Food is an important part of the travel experience, but ordering food in a foreign country can come with its challenges.
Here's a round-up of must-know facts about getting food in Korea so that you can avoid unwanted surprises and enjoy your dining experience to the fullest.
It’s no secret that Koreans love heat.
What might be spicy for a Danish traveler, may not at all be spicy for a South Korean.
So, when you’re ordering that “Mild” Tteokbokki, keep in mind that it’s mild for Korean standards (unless you're dining at a restaurant catered towards tourists).
If you want a tteok (rice cake) dish that’s not spicy, try Gungjung Tteokbokki instead.
Koreans love meat and seafood, and the majority of Koreans do not have dietary restrictions or food allergies. Because of this, you may notice that some "senior" restaurant owners struggle with accepting special requests from foreigners. It's just not in our culture, yet.
So if you don't eat pork or you're vegan, this is for you.
Even if it doesn't say 'meat' in the name of the dish you're ordering, it's highly likely that there is some form of meat or seafood in it. And that’s the case whether you're ordering Korean food or Western food.
Kimchi Fried Rice?
There’s probably bacon in it.
Ham is a mandatory ingredient in a classic kimbap.
It just means that the wrapper is made with potato. Dumpling fillings are generally a mix of ground pork, tofu, glass noodles, and vegetables.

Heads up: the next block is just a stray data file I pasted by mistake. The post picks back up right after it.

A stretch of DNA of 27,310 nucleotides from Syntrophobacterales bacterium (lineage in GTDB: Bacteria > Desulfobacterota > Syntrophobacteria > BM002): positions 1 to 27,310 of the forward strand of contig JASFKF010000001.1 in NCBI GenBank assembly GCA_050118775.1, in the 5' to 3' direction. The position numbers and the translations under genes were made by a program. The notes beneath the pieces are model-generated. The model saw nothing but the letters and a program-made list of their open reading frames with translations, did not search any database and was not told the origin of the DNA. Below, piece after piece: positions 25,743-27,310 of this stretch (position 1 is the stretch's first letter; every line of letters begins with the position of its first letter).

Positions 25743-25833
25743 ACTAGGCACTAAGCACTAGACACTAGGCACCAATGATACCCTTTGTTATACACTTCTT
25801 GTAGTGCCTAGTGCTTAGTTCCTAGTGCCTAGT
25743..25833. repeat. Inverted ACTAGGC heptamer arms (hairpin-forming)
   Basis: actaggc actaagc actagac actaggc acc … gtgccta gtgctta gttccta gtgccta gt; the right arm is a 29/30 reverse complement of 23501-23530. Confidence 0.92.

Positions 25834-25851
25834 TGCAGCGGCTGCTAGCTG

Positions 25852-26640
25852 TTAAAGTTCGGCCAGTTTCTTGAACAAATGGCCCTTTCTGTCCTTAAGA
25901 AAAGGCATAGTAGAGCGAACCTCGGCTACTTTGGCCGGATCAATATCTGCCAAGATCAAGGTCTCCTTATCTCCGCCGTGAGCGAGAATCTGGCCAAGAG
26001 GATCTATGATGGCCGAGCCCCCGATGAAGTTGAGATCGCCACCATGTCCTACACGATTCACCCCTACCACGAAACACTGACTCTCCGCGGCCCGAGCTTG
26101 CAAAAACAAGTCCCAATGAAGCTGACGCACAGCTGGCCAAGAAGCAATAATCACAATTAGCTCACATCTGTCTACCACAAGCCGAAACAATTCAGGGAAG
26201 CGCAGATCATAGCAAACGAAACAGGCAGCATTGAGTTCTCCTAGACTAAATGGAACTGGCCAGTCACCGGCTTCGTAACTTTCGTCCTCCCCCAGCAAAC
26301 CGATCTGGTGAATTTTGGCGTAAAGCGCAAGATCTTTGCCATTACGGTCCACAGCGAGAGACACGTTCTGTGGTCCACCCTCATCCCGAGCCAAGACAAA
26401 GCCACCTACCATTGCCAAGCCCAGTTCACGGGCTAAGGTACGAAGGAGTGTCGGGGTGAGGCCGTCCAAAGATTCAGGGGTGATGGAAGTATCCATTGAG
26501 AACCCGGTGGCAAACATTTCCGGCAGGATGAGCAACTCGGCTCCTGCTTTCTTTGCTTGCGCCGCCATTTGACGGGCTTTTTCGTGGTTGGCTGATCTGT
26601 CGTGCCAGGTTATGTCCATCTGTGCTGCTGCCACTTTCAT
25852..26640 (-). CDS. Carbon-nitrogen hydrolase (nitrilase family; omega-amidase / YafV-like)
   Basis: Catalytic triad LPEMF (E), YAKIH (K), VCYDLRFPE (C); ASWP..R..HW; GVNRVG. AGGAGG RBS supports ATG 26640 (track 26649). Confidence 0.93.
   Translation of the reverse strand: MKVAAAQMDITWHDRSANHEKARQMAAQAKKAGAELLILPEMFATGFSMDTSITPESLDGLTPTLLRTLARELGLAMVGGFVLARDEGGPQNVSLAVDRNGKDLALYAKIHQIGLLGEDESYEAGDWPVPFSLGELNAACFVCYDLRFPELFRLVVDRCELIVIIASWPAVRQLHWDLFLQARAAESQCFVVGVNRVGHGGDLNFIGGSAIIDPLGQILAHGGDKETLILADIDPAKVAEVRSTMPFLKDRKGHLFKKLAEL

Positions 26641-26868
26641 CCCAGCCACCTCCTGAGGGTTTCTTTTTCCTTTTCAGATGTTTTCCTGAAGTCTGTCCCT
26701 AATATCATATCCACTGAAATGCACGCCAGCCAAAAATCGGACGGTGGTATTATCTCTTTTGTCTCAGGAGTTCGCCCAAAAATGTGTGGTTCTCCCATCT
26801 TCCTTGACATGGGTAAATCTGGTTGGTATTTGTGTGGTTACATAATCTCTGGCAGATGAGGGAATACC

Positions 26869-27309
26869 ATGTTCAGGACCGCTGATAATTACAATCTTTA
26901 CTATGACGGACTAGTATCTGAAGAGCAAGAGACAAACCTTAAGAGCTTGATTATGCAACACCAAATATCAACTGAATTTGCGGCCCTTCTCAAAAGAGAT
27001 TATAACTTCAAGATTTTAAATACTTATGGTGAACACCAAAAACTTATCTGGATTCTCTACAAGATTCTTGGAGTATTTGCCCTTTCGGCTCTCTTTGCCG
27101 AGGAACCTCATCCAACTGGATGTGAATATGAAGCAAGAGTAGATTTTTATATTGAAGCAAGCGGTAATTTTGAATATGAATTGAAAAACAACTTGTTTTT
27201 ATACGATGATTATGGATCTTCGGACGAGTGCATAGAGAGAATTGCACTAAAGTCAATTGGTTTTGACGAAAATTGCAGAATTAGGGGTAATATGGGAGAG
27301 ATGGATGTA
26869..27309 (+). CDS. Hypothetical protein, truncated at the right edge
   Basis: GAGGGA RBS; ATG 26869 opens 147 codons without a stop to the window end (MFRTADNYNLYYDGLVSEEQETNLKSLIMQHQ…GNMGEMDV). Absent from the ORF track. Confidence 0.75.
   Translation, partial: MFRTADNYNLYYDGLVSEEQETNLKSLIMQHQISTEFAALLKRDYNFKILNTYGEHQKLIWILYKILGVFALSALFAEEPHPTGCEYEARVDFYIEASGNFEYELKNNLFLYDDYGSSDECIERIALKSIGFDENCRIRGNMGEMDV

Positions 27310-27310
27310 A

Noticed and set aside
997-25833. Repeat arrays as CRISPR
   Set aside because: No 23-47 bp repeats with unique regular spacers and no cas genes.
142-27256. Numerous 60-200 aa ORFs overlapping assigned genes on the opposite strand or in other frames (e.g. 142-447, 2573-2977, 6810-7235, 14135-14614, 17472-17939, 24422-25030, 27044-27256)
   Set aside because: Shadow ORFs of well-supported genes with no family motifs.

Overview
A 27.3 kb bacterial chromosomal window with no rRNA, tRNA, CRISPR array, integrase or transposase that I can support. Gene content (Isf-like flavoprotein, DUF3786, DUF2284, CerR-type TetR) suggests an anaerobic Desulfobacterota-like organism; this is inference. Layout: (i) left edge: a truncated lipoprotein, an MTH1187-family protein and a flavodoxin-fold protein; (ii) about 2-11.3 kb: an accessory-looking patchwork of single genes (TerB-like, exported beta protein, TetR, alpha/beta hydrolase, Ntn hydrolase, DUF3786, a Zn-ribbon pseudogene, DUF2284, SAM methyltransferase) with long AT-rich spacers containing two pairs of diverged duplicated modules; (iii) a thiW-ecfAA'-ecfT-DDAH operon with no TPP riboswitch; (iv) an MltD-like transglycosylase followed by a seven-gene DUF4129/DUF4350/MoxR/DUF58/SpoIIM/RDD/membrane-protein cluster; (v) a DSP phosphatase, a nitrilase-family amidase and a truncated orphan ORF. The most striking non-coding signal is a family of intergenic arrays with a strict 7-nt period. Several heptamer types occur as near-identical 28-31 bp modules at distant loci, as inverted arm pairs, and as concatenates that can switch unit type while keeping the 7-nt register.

Bacon for sure.
White Chicken Pizza?
Possibly ham, bacon, or both.
In summary, it's safe to assume that there's pork in every dish.
Moreover, dried anchovies are commonly used to make soup broth or enhance flavor in some dishes.
And in case you didn’t know, kimchi is made with fish sauce, salted shrimp, and or raw fish.
Restaurants will state that it’s vegetarian or vegan friendly if the dish is truly meat and or dairy-free. So be sure to be explicit when ordering your food and mention your restrictions! Not all restaurants in Korea are accommodating to swapping out ingredients, but they will leave out the pork if you ask for it.
We’re all garlic girls here.
It’s an important seasoning in most Korean dishes. So if you don’t like garlic, this is a fair warning for you.
Korean cuisine only requires chopsticks and spoons for eating. That’s because most foods are prepared in bite sized pieces. And if anything does need cutting, it’s usually done with chopsticks, or with a pair of scissors.
So when you order Bibimmyeon (spicy cold noodles) or a large plate of Jeon (savory pancake), don’t be surprised by the giant scissors served with your food!
As someone who doesn’t like strawberry jam in savory sandwiches, I felt like this was worth a mention.
Koreans love playing with sweet and salty flavors. You'll know what I mean if you've tried the chips here. So if you’re like me, this is for you. It could be ketchup, but it could also be strawberry jam.
If you’re Italian or accustomed to simple pizzas, don’t be alarmed.
Korean pizza shops take their pizzas to another level. Perhaps it’s because of Korea's obsession with nutrition, pizzas are loaded with a whole lot of toppings. It’s not uncommon to find pepperoni, ham, bulgogi, shrimp, jalapeno, paprika, corn, olives, potato, and sweet potato all on one pizza. You can also choose to have your crust stuffed with cheese, cream cheese, and sweet potato mousse.
If that’s not your cup of tea, not to worry!
There are also amazing brick oven pizzerias that make authentic Italian pizzas.
Follow along for more tips and guides to eating in Korea.
Bon appetit !
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